By Merav Levkowitz
Those of us who have a Facebook roster full of Jewish friends are used to it: “Shabbat shalom” status updates, photos of apples and honey for Rosh Hashanah, and viral articles or videos that are reposted ad infinitum (this week’s was Judd Apatow’s clip for the American Jewish World Service’s twenty-fifth anniversary). For many of us, Facebook, Twitter, and blogs are our main channels of news, particularly with regards to the Jewish world. Thanks to the Internet, the international Jewish community has become closer than ever.
First, the Internet opens the doors of Judaism to the world. Throughout history, Jews have been encouraged to actively engage with the texts. With the Internet, discussion and the exchange of history and customs has moved beyond physical tables to online forums and chat rooms that transcend borders imposed by distance, age, and gender in traditional study settings.
Thanks to Internet media, news—general or personal—spreads quickly. In this digital age, we have access to more information than ever before. We can learn about the plights and successes in Jewish communities around the world and remain better connected and informed. New media can easily be used to “rally the troops,” thus finding great fans in the Jewish values of tzedakah (charity) and tikkun olam (repairing the world). Any charity or service project—big or small—can use these tools to educate and draw from a wider base of people.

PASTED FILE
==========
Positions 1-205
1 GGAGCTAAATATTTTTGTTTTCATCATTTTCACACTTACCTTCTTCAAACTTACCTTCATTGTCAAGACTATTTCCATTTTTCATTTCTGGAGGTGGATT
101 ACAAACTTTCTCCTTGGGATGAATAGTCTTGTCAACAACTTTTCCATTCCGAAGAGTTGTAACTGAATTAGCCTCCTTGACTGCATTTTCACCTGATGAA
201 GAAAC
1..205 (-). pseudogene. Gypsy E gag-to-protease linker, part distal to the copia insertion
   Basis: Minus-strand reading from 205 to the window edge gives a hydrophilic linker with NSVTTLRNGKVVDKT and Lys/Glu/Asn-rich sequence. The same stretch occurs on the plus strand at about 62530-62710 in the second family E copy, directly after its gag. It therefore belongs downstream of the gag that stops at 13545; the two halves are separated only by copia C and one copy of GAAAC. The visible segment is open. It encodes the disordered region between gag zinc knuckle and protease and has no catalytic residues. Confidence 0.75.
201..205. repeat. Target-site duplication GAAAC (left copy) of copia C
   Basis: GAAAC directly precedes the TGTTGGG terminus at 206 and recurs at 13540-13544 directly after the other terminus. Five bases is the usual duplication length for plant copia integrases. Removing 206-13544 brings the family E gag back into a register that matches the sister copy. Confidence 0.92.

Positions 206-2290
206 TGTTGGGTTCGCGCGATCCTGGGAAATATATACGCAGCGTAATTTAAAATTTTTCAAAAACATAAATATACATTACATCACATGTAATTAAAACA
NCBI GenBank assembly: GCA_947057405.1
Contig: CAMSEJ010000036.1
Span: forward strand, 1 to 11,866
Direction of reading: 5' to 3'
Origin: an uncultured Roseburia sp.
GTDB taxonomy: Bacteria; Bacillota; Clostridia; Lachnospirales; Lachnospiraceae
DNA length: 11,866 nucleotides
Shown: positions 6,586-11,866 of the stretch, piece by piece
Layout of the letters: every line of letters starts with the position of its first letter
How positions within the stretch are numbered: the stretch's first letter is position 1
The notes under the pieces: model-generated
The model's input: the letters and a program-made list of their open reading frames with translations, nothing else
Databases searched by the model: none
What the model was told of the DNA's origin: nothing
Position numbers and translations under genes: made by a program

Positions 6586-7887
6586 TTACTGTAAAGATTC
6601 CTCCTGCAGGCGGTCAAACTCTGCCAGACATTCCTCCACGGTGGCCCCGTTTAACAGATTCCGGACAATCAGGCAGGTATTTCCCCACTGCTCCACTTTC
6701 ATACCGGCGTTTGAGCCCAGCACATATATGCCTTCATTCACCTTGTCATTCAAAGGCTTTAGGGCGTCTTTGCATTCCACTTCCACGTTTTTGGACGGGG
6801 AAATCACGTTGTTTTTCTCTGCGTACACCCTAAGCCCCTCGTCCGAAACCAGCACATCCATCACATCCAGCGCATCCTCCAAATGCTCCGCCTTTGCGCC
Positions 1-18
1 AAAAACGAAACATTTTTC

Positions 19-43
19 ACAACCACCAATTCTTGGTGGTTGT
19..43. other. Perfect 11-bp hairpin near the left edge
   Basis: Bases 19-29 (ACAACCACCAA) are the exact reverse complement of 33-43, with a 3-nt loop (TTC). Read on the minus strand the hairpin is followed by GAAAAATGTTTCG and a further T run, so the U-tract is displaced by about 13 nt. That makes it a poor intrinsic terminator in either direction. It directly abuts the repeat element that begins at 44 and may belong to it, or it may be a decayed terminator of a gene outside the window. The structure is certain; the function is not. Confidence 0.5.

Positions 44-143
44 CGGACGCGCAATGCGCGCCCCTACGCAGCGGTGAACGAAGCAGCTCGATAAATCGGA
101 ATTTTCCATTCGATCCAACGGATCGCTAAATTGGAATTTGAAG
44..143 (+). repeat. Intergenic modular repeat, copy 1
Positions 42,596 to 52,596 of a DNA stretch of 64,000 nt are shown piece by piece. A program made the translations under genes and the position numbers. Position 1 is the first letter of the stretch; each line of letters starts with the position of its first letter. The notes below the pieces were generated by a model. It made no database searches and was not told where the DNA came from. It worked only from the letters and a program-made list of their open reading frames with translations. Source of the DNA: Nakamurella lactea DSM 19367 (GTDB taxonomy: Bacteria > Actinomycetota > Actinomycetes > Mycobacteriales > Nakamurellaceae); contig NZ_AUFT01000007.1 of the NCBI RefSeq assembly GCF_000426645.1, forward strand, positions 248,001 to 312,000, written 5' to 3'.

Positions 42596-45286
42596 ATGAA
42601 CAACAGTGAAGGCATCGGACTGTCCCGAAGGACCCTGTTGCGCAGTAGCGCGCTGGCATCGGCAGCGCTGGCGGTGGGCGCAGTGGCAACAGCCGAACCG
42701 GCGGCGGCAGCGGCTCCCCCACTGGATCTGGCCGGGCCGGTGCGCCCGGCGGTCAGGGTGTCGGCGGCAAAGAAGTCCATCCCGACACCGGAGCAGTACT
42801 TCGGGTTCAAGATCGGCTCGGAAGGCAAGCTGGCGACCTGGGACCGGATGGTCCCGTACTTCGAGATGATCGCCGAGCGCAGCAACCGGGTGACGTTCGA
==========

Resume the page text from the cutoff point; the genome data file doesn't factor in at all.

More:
On a smaller scale—call it the “shtetl effect,” if you will—new media facilitates the spread of personal information. So many sites are available to trace Jewish ancestry and help people connect. Dating sites, like JDate, transfer the age-old tradition of matchmaking from Yenta’s hands to a larger, wider platform. Happy occasions, which we so value in Judaism, are magnified when everyone can share in them.
These days I find myself drawing more information about Judaism, in particular, not from “traditional” news sources, but instead from blogs and articles, comments, and discussions shared on Facebook by my friends and acquaintances. Whereas in the past these exchanges may have taken place in a synagogue’s social hall, they now thrive in the webs of cyberspace.
The Jewish community remains alive and more connected than ever before thanks to the Internet. But what challenges does it pose? Will it replace, ore merely augment the traditional venues of Judaism? Does it help or hinder Judaism? How does it stand to revolutionize the Jewish religion and international community as we know them? I hope to find some answers to these questions in the myriad blogs, forums, and, of course, the comments section below.